The latest Tesla earnings call reveals a tenfold increase in net income, meaning Tesla made over one billion dollars after expenses. The company also continues to produce at capacity, amid persisting global challenges and record demand for electric cars.
Tesla reported $1.14 billion in (GAAP) net income for Q2 – the first time it has surpassed $1 billion. This is among a revenue of $11.96 billion, mostly made by selling cars. Overall automotive revenues amounted to $10.21 billion, of which only $354 million came from sales of regulatory credits – less than in any other year.
Tesla’s impressive increase in margins over the last quarter and over the last year was made possible by three main factors and one minor factor, according to Tesla CFO Zach Kirkhorn: Cost optimisation (major), cost reduction plans (major), increased volumes (major) and pricing (minor).
While some think Tesla will work hard to keep high margins, we must always remember the mission is to “accelerate the world’s transition to sustainable energy,” not to become the world’s most valuable company. These high margins mean that Tesla has the freedom to lower prices in certain regions to take or preserve market share, without endangering the health of the company. Of course, a better situation for the company is if the following levers can allow Tesla to continue to sell every car it makes and Tesla won’t have to reduce prices more than its costs decline and trim margins.
Bring back the Standard Range Model Y as they are still needed in the US and Europe, but Tesla has already released the Standard Range Model Y in China.
However, the use of large castings to massively reduce costs and simplify build complexity (in addition to many other innovations, including battery innovations) is a major lever. Tesla confirmed that the Model Y in both Texas and Berlin will have both the front and the rear castings as a single piece (as opposed to the Fremont and Shanghai Model Ys that only have a rear casting). Tesla also shared that the Model Y will use 4 680 cells in a structural battery pack, but that they are also preparing a way it can use the older cells in a non-structural battery pack as a backup. Tesla is learning to have several alternatives available, just in case plan A materials suddenly become unavailable or their supply becomes unexpectedly constrained.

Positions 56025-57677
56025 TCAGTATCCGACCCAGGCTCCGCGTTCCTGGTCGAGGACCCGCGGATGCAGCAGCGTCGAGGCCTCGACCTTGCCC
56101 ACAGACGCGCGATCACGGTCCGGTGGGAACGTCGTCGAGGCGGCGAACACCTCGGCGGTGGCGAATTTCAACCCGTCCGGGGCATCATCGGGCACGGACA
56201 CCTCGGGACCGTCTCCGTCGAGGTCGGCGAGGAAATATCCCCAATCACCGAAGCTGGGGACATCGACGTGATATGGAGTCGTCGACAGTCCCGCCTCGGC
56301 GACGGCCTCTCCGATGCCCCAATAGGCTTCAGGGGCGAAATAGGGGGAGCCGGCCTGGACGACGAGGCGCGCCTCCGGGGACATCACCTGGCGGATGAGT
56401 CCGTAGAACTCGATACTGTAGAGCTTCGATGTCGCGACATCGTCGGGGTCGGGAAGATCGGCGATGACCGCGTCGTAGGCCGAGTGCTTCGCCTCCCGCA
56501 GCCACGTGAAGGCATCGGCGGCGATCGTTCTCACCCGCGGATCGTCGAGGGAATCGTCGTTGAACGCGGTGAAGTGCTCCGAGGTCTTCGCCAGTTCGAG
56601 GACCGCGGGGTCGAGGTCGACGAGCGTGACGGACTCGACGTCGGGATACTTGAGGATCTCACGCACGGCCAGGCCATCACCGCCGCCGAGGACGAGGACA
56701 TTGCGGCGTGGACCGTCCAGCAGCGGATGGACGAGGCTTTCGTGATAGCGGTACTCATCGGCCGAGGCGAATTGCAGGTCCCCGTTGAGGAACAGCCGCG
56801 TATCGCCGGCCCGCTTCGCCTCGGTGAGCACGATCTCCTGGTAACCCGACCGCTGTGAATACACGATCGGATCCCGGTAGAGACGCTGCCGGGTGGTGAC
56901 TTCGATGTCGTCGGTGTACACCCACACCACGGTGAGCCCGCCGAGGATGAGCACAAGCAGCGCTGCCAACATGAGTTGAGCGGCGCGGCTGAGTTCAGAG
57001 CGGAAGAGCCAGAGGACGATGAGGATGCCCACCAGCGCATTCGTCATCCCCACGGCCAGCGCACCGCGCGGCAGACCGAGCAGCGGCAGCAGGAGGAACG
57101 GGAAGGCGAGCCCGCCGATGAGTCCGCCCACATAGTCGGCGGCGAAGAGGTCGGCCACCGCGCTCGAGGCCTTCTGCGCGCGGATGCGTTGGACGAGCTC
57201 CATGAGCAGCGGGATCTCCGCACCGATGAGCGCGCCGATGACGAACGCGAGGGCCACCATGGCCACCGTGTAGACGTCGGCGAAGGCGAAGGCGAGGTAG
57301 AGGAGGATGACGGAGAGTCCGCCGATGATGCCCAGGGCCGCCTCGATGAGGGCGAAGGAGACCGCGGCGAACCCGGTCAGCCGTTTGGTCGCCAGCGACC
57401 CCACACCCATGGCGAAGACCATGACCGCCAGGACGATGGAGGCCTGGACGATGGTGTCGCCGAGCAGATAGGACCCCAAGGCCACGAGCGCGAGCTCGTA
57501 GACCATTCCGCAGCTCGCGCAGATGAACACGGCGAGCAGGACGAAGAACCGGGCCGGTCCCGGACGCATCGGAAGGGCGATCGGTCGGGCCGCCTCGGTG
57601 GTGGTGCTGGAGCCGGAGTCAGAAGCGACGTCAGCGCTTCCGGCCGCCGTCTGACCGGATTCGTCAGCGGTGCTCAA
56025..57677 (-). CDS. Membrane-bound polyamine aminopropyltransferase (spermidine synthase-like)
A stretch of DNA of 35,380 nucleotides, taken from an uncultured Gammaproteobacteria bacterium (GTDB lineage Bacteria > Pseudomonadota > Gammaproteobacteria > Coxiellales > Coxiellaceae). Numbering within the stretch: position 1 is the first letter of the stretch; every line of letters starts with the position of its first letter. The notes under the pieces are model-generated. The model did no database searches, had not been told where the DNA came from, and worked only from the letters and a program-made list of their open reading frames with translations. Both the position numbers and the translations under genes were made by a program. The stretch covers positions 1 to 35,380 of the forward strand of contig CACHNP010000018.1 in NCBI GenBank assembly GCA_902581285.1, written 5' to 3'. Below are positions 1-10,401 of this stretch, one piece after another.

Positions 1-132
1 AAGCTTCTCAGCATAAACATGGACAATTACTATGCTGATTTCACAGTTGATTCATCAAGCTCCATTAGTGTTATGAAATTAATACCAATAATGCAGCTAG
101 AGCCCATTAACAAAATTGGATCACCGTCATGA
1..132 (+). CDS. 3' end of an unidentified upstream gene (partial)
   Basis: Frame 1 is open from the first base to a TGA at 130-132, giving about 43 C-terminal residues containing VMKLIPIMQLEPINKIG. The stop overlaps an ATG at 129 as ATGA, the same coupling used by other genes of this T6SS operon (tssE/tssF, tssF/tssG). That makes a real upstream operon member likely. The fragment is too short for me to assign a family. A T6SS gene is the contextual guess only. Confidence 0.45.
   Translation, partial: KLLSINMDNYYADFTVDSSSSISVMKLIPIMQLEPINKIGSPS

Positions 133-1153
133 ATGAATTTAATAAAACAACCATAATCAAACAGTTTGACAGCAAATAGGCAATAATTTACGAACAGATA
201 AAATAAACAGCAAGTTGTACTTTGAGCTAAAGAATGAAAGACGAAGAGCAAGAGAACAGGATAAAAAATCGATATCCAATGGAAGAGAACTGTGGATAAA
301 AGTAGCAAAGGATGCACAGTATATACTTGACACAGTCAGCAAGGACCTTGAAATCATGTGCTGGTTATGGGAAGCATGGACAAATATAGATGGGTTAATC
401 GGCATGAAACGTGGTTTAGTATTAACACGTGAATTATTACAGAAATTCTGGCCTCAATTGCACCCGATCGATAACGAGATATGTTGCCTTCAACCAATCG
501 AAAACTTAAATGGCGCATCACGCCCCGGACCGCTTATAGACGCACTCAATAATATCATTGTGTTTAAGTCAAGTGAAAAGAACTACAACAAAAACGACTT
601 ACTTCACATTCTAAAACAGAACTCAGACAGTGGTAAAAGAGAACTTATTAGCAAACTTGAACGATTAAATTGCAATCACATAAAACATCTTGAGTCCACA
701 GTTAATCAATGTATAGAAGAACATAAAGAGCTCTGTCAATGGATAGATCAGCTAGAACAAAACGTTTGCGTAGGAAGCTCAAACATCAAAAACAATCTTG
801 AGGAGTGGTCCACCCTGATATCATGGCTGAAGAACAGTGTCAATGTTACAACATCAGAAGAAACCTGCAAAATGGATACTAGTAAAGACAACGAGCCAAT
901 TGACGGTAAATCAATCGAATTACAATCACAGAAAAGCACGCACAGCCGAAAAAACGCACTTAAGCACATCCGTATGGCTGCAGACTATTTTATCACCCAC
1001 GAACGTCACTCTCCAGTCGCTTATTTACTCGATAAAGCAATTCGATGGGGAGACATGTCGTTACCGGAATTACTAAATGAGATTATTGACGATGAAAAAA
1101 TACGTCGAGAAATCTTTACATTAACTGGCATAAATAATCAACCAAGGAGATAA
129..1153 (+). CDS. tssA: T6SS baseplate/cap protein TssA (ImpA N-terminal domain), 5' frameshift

The use of lithium iron phosphate (LFP) batteries will cut another $2 000 from the low-end Model Y’s cost. Elon gave further support using this demand lever. He mentioned that two-thirds of Tesla’s vehicles and virtually all of its stationary storage could use iron-based batteries because of the increased capability of newer LFP batteries. It seems the shortages of so many parts are pushing Tesla to more aggressively move to materials that are widely available today.
New Texas plant
There’s a saying in Texas that everything is bigger. New details about Tesla’s manufacturing plant just outside of Austin, known as Giga Texas, reveal that everything really is bigger in the Lone Star State, and Tesla is on its way to having the largest automotive manufacturing facility in the United States.
CEO Elon Musk detailed yesterday that the upcoming manufacturing plant just minutes outside of Austin will be “almost a mile long when complete,” making it so large that you likely have to see it to believe it. The automaker is nearing initial production at the plant, which is scheduled for later this year.
However, Giga Texas just may have the size to displace the massive Kia plant, putting it into second place if Musk’s calculations are true. After purchasing an additional 155 hectares of land adjacent to the already 850 hectares Tesla owned, the company is already planning to set its most advanced facility on the largest piece of land that a factory sits on in the country. 1 005 hectares will outfit the estimated 158 000 square metres that the main structure will sit on. The second facility will be an additional 84 000 square metres, with the final building tacking on another 93 000 square metres, swamping the Kia facility with an estimated 335 000 square metres of manufacturing floor space for Tesla to roam around on, a million square feet larger than the Georgia plant.